And again when occasionally I have done something good, Satan is nevertheless able to turn it around in such a way that my holiness is reduced to nothingness. Then I make haste to seize hold of the article of the forgiveness of sins through Jesus Christ, who died and rose again for my sins [I Cor. 15:31]; and this is precisely what Satan does not want to let into my heart. But what does go into the heart is that I have done this and not done that, that I have given alms, been good, etc., just as I can say of our beloved prince that he had a faithful heart, devoid of malice and envy.

In other words, if Satan can’t get us to despair about our many sins, he tries to get us to be proud of our obedience.  Again, Luther:

But by all means take care not to let anybody persuade you of this on your deathbed; for then the devil is not far away; he can throw in your face a little sin which reduces all such fine virtues to nothing, so that finally you come to such a pass that you say: Devil, rage as much as you please, I do not boast of my good works and virtues before our Lord God at all, nor shall I despair on account of my sins, but I comfort myself with the fact that Jesus Christ died and rose again, as the text here says.

Lo, when I believe this with my whole heart, then I have the greatest treasure, namely, the death of Christ and the power which it has wrought, and I am more concerned with that than with what I have done. Therefore, devil, begone with both my righteousness and my sin. If I have committed some sin, go eat the dung; it’s yours. I’m not worrying about it, for Jesus Christ died. St. Paul bids me comfort myself with this, that I may learn to defend myself from the devil and say: Even though I have sinned, it doesn’t matter; I will not argue with you about what evil or good I have done. There is no time to talk of that now; go away and do it some other time when I have been a bad boy, or go to the impenitent and scare them all you please. But with me, who have already been through the anguish and throes of death, you’ll find no place now. This is not the time for arguing, but for comforting myself with the words that Jesus Christ died and rose for me. Thus I am sure that God will bring me, along with other Christians, with Christ to his right hand and carry me through death and hell.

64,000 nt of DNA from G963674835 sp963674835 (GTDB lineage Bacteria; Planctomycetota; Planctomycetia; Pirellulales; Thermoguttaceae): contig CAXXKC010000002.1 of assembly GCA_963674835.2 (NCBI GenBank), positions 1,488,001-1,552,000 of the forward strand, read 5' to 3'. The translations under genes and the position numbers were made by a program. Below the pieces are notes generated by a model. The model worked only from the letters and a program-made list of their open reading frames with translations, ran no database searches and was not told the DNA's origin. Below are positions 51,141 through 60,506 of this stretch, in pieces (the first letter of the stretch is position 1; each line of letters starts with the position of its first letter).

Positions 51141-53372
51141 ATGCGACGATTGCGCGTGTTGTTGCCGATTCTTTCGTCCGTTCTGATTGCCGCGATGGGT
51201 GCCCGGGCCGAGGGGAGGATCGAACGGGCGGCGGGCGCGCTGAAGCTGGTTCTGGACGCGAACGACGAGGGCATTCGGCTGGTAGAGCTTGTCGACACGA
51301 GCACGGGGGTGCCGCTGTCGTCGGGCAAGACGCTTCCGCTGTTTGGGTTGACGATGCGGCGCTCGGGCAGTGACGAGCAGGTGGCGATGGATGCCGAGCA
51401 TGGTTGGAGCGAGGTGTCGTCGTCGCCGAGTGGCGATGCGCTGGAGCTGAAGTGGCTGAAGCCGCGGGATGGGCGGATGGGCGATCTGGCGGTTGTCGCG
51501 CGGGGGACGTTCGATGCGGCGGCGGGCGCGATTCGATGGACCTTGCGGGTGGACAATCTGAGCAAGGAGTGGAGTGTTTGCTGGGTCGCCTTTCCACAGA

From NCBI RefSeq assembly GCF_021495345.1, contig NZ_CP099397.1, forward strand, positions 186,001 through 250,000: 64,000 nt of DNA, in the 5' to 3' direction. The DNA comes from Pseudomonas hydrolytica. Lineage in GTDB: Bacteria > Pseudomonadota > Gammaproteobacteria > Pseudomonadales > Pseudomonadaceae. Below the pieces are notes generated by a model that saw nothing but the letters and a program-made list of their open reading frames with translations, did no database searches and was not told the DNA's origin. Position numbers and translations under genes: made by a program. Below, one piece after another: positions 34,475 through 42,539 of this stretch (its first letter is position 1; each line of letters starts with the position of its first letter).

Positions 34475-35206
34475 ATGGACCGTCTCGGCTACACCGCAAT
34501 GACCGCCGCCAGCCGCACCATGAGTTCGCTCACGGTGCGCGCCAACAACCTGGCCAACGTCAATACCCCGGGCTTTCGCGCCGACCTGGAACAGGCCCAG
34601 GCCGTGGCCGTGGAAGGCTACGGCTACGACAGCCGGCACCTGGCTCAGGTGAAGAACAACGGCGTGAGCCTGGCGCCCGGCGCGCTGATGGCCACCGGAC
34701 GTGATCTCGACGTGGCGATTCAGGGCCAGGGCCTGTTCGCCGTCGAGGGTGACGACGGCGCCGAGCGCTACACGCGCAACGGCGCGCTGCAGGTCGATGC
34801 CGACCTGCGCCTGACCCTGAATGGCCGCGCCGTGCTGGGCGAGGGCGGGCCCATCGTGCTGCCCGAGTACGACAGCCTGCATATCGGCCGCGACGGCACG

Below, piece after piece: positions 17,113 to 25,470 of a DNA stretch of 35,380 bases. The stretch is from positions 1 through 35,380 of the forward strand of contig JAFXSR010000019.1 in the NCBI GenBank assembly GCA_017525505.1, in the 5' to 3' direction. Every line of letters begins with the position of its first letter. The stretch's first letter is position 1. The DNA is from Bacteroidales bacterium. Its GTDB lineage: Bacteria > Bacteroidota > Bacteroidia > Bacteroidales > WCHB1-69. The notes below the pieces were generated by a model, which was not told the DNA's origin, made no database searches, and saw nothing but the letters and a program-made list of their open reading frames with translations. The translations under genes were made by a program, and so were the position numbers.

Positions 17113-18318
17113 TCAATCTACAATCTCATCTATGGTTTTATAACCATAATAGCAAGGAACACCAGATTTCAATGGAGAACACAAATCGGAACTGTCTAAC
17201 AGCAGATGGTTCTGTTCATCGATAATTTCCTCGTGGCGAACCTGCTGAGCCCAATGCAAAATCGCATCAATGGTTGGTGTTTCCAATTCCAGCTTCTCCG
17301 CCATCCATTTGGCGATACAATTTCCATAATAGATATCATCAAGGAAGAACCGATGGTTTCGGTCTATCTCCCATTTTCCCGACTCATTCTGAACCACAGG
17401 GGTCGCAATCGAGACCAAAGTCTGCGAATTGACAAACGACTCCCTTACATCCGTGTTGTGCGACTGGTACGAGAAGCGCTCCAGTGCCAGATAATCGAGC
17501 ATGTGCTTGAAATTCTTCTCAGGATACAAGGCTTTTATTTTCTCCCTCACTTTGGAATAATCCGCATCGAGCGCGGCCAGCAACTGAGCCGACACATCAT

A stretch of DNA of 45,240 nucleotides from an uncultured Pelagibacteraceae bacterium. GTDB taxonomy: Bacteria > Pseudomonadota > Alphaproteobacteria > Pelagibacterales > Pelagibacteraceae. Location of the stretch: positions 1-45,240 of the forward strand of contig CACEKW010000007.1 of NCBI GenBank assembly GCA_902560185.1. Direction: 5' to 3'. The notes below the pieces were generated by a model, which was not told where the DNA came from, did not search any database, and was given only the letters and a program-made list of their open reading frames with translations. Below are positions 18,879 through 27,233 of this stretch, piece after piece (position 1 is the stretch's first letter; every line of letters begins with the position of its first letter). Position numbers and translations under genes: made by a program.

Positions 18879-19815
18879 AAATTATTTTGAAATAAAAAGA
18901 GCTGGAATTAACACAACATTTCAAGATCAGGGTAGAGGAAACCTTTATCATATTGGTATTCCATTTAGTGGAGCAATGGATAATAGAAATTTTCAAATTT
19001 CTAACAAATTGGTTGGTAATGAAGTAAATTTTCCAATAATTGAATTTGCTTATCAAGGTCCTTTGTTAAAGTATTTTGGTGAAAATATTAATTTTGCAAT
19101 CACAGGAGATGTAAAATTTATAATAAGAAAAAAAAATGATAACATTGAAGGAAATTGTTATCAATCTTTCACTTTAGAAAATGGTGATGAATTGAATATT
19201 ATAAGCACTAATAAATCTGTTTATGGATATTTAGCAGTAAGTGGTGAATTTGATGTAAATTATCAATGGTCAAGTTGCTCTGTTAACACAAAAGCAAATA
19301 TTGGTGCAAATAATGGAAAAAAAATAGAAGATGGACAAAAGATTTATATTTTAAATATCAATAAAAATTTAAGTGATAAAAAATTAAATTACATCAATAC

Martin Luther, Luther’s Works, vol. 51, p. 241.

Shane Lems

Do Not Sleep Another Night Without It! (McCheyne)

While reading several of Robert Murray McCheyne’s letters this morning, I came across one he wrote to a stranger in 1840.  McCheyne’s friend told him of a man he knew that might benefit from an evangelistic letter.  So McCheyne sent a letter since he wasn’t able to visit the stranger in person.  Here’s a very encouraging excerpt from the letter:

“Look at Romans 5:19.  By the sin of Adam, many were made sinners.  We had no hand in Adam’s sin, and yet the guilt of it comes upon us.  We did not put out our hand to the apple, and yet the sin and misery have been laid at our door.  In the same way, ‘by the obedience of Christ, many are made righteous.’  Christ is the glorious One who stood for many.  His perfect garment is sufficient to cover you.  You had no hand in his obedience.   You were not alive when He came into the world and lived and died; and yet, in the perfect obedience, you may stand before God [as] righteous.”

“This is all my covering in the sight of a holy God.  I feel infinitely ungodly in myself: in God’s eye, like a serpent or a toad; and yet, when I stand in Christ alone, I feel that God sees no sin in me, and loves me freely.  The same righteousness is free to you.  It will be as white and clean on your soul as on mine.  Oh, do not sleep another night without it!  Only consent to stand in Christ, not in your poor self.”

R. M. McCheyne, Memiors, ed. Andrew Bonar (Chicago: Moody Press, 1951), 93.

Shane Lems
Hammond, WI